'Do you mind if I invent you?': ethical questions in the writing
of creative non-fiction
It is a tricky business, creative non-fiction. I have been writing a memoir investigating the life and death of my father, and the impact of that death upon my family. The memoir explores the silence surrounding the death within the particular cultural circumstances of conservative isolated Western Australia in the 1960s; how the horror and violence of the suicide and the shame of the years of mental illness that preceded it overwhelmed the capacity of those most directly affected to bring them into language. In writing the book, I have been forced to negotiate the ethical dilemmas faced when other peoples' stories intersect with one's own. Moreover I have tried to reveal rather than obscure within the fabric of the text, what I see as the inevitable intrusions of the narrator's desire; elements of invention within and on the edges of the testimony. Such a narrative strategy can only hope to engage transparently with the ethical dilemmas involved, since these cannot be neatly resolved, not even when institutional structures such as university Human Ethics Committee processes are deployed.
The narrator of my memoir was six months old when his father committed suicide; thus, he has no memory of him. Everything he knows about his father has come down to him through family and friends, but the overwhelming majority of this information has been conveyed in silence; 'enigmatically', to borrow from Laplanche (Caruth 2001: 5).
The memoir is the chronicle of an obsession. It is an obsession with what the narrator has missed, what has now and forever gone, and can only be conjured into fragile and hallucinatory existence through the production of memory and the work of fantasy.
There are, of course, precedents for this type of storytelling. Anne Brennan (2003) has written of her own ongoing obsession with the now erased Ukrainian city of Proskurov. Proskurov, childhood home of Brennan's mother's and emblem of her cultural roots, her lost past, was the site of at least two notable anti-semitic atrocities, a Soviet pogrom in 1919 and a Nazi massacre in 1943. Brennan tells us the town was razed in the Second World War, and later rebuilt by the Soviets under the new name of Khmelnitski. So now, as she says, Proskurov exists only 'as memory' (2003: 61). But her mother's memories, or, as Brennan coins them, her 're-collections' (2003: 60) are shifting and unreliable, a fluid 'set of narratives' that only deepen the enigma of the place. And, ironically, the only family photographs from Proskurov Brennan has access to are portraits taken in a photographer's studio, which show fantasy scenes of elsewhere: 'the Mediterranean terrace, complete with convenient broken column upon which the sitter can lean, or a skillfully painted backdrop of trees and flowers designed to simulate a civilized and thriving garden' (2003: 61). Fascinated by this place that looms so large in her family history and yet lacks any solid evidence as to ever having existed, Brennan embarks on an extensive archival search for documents, photographs, other clues, and plans a journey to the Ukraine to see for herself the new town that sits where Proskurov was. She ponders the nature of her undertaking:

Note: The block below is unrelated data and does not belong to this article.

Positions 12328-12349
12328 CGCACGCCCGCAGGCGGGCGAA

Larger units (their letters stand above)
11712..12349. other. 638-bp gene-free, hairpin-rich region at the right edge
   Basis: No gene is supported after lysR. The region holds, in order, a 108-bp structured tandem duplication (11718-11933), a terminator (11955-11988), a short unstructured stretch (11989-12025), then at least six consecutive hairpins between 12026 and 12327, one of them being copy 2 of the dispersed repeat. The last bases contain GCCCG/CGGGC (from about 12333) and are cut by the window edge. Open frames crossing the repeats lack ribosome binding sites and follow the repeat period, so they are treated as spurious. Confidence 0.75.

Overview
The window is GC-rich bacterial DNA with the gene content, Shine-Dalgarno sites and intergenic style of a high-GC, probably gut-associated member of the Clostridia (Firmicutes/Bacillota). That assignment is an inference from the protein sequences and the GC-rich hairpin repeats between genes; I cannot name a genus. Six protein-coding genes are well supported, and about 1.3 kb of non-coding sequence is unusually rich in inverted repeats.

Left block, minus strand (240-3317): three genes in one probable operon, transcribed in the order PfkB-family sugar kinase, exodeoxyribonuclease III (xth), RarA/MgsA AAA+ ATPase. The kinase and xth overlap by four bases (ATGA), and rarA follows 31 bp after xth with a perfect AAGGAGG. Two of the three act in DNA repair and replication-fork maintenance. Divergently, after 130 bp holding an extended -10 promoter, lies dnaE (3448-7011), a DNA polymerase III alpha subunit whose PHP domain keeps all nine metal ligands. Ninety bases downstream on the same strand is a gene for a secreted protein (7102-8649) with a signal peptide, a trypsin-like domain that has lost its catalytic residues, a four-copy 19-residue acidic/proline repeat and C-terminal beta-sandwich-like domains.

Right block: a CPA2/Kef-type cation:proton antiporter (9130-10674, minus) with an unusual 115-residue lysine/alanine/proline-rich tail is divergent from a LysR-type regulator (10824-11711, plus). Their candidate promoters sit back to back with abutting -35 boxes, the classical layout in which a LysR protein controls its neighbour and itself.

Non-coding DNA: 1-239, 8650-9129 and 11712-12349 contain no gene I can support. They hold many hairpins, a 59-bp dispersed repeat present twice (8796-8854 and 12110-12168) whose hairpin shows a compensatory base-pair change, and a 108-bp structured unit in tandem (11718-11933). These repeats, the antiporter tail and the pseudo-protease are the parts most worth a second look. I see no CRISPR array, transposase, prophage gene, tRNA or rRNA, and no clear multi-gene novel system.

Brennan's project provides a way of contextualizing my own, in the memoir: my own digging into the archives for evidence of my father's existence; my dialogues with his closest living friends and relations aimed at bringing into language, often for the first time in such a considered way, their necessarily frail and partial memories; my production of connections and details building upon, going beyond, the evidence received. History, memory and fantasy: I am arguing that a kind of truth about the past may be enacted where these three activities of narrative production intersect, or perhaps more accurately, co-mingle. This truth makes no pretence at objectivity, since such an idea - a single uncontested objective truth about the human past - is in itself a fantasy, produced socially to support specific practices of power. As Foucault has said: '"Truth" is linked in a circular relation with systems of power which produce and sustain it, and to effects of power which it induces and which extend it' (1980: 133).